01.11.2017

A Glass Story

Murano, the "artisan factory" and how the stories of the objects interwine with those of the people who own them in our interview with Antonio Ceschel, General Manager at Carlo Moretti

  • A Glass Story
  • A Glass Story
  • A Glass Story
  • A Glass Story
  • A Glass Story

It was the year 1958 when Carlo and Giovanni Moretti, having inherited the family business, an artisan company specialized in the production of glasses in Murano, Venice, had the idea of renewing it by combining the traditional know-how of glassmaking masters with their passion for marketing and design.
 
This was the beginning of a story that even today, nearly 60 years later, continues to be told by Carlo Moretti, an "artisan factory" producing objects created by experimenting with shapes and materials, renowned among critics and collectors, hosted in homes as well as in museums, and distinguished by a diamond point engraved signature which makes them unique.
 
Accompanied by a certificate which includes a serial number and basic information on the manufacturing techniques, proving their artisan quality, these objects are produced in limited quantities, mouthblown and hand finished. Yet their crystal-clear personality is also enhanced through the way in which it is presented, promoted and communicated. We spoke about all these themes with Antonio Ceschel, CEO of the company.
 
SJ: What drew you to the Carlo Moretti brand?
AC:
I got to know the brand through a natural evolution of my professional career, yet as soon as my knowledge of the company became deeper I discovered the uniqueness and the passion that distinguishes it at all levels. It is a highly contagious passion.
 
SJ: The rediscovery of artisan brands is a remarkable counterpart to fast consumption. Where does Carlo Moretti stand in this dialectic between craft/niche and mass market production?
AC:
It is not easy to convey all that distinguishes Carlo Moretti, especially to those who have never visited the company. Our flagship stores and the customers who have in some way fallen in love with the brand are the main standard-bearers of our identity. We support communication within the store, with videos and an interactive touch screen monitor available to all the visitors. We believe that all senses should be involved, and this is why we invite our customers to touch our objects: while on the one hand it may slow the spread and growth of the business, on the other hand direct physical interaction with the objects is crucial to establishing a lasting relationship with the brand and to communicate our passion to the public.
 
SJ: The Carlo Moretti objects express a uniqueness that significantly pushes the boundaries of their artisan nature towards the concept of art works. How do you see this relationship?
AC:
Considering ourselves an "artisan factory", we are immersed in a creation process which often solves productive issues with alchemy rather than with science. In our world, design co-exists with glass, a material that literally dominates the space; through the different stages of manufacturing, design becomes a synergic action involving an idea, the skill of the glassmaking masters and the material. Each object lives its own life and it ends up in the hands of the customer as a single piece. We like to think that this uniqueness is linked to the stories of our customers, of their families and of the generations to come. And we like to think that, in a way, all of this is "art".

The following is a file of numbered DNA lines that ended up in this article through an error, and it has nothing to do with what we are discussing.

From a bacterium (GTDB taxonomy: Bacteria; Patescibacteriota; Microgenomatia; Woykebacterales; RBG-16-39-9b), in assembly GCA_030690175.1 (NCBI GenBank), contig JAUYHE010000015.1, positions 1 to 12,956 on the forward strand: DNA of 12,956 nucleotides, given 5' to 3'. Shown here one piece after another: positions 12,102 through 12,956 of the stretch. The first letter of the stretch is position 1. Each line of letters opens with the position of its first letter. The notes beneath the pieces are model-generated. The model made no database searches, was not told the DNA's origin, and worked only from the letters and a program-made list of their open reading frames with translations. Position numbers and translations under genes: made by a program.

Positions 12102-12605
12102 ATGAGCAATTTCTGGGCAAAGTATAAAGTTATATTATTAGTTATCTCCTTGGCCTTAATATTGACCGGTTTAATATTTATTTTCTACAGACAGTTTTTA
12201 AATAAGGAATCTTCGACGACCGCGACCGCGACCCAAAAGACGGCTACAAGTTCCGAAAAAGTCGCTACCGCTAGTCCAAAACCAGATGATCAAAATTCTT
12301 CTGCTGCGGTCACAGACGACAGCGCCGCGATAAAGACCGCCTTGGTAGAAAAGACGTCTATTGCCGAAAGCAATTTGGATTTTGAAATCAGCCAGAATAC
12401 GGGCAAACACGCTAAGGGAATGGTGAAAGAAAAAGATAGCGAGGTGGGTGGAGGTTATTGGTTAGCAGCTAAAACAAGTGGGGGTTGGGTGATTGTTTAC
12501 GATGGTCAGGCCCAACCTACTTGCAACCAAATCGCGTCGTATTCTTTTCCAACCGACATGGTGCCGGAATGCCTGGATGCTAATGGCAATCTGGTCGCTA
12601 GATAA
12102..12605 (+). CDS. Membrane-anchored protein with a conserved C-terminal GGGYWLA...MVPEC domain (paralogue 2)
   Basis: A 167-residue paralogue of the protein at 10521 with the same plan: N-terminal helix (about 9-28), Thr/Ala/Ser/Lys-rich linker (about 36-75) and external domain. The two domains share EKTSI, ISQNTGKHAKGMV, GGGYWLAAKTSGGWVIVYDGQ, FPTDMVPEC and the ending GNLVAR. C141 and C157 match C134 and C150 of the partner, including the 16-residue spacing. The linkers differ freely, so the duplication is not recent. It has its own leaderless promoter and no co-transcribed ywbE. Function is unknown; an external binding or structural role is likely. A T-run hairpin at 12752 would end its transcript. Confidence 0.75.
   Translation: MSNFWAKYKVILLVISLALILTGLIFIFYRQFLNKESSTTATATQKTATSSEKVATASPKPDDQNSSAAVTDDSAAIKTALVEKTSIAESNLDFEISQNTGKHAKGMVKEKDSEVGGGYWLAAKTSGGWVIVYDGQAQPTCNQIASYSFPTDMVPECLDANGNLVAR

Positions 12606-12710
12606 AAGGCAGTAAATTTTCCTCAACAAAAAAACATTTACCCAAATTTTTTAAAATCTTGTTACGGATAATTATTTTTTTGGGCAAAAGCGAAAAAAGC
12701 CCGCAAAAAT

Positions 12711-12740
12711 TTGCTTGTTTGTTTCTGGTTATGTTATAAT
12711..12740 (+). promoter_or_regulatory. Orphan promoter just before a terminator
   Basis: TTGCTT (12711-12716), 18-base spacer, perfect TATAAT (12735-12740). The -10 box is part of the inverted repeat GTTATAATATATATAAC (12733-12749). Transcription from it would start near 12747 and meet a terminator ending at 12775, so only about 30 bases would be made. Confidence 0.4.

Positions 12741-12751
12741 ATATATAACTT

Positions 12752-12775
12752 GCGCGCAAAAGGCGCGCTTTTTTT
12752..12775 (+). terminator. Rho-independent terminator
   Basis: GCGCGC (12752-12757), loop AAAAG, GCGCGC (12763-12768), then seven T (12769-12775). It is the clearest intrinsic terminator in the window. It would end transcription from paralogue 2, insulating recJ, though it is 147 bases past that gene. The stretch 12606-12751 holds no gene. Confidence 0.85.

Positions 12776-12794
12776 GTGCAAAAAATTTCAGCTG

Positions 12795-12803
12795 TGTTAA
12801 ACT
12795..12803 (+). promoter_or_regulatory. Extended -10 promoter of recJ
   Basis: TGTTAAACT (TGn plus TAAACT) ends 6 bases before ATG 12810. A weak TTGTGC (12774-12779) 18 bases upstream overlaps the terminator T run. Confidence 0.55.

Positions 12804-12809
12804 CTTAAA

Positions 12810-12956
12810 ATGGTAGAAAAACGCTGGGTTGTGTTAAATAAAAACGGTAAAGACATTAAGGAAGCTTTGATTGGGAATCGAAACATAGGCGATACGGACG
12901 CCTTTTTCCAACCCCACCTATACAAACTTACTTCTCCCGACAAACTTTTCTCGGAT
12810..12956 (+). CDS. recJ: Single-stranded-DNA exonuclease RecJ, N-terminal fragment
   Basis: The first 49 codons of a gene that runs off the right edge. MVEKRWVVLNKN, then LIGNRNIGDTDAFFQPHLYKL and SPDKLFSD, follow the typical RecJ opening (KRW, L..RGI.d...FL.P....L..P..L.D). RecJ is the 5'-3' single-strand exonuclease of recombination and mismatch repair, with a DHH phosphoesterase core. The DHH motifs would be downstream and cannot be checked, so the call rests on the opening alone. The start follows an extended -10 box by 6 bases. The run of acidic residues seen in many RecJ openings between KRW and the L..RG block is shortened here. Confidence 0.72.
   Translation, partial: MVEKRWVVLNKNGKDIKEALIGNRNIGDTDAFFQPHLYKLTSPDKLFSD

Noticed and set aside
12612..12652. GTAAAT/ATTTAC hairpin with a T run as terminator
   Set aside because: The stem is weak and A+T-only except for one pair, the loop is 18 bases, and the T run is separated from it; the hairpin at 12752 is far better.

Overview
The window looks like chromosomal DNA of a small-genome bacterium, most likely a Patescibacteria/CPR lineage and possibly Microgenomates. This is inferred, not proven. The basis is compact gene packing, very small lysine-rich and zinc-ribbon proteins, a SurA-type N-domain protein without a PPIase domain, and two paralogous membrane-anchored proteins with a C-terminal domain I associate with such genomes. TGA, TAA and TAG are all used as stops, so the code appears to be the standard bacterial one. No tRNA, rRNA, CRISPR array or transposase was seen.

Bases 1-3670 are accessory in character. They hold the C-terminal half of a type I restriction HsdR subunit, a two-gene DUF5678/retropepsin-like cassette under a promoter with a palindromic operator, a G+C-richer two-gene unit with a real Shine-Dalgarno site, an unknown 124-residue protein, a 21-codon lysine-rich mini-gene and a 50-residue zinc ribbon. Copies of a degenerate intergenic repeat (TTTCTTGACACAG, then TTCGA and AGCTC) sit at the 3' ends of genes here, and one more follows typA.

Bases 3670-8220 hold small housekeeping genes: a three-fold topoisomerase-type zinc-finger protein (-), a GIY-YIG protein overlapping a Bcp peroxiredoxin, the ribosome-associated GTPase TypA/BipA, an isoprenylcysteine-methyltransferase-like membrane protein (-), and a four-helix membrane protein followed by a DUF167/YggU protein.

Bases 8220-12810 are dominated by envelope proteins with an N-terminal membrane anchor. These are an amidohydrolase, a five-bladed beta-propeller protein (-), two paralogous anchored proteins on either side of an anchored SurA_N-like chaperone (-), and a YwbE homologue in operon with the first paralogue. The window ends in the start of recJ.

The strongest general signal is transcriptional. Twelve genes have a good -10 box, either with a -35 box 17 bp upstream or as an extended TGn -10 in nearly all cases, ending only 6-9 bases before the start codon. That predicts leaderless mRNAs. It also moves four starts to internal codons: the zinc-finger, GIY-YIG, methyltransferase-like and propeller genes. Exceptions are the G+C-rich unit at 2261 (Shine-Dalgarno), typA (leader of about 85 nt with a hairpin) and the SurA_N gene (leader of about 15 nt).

SJ: The story of Carlo Moretti is tied to that of the island of Murano and the tradition of master glass blowers. But through time the island has changed a lot: what is left of authentic Murano?
AC:
The island's history has certainly seen a contraction in terms of brands and companies, yet for a cultured and sensitive visitor the opportunities to visit well-estabished glassmaking companies and attend demonstrations are many and of high quality. Local products are constantly improved in terms of product design and quality, with unchanged respect for the ancient art of glass blowing and the know-how of the masters.
 
SJ: What is your relationship with the city of Venice?
Venice is a city that should be lived to the full, so rich in events, art and culture. Unfortunately, though, I believe that these qualities are not always conveyed in the right way; this is a bit of an Italian attitude – failing to communicate the country’s excellence, especially to the younger generations. This causes a lack of pride and a weakening of our sense of belonging. Yet it suffices to travel a bit around the world to realize how everything that is related to style, quality of life and beauty in general often has an Italian origin. I think even Murano greatly suffers from this lack of communication; its uniqueness and identity have not been promoted as much as they would deserve.
 

Author : The Slowear Journal

related articles | Design & Innovation |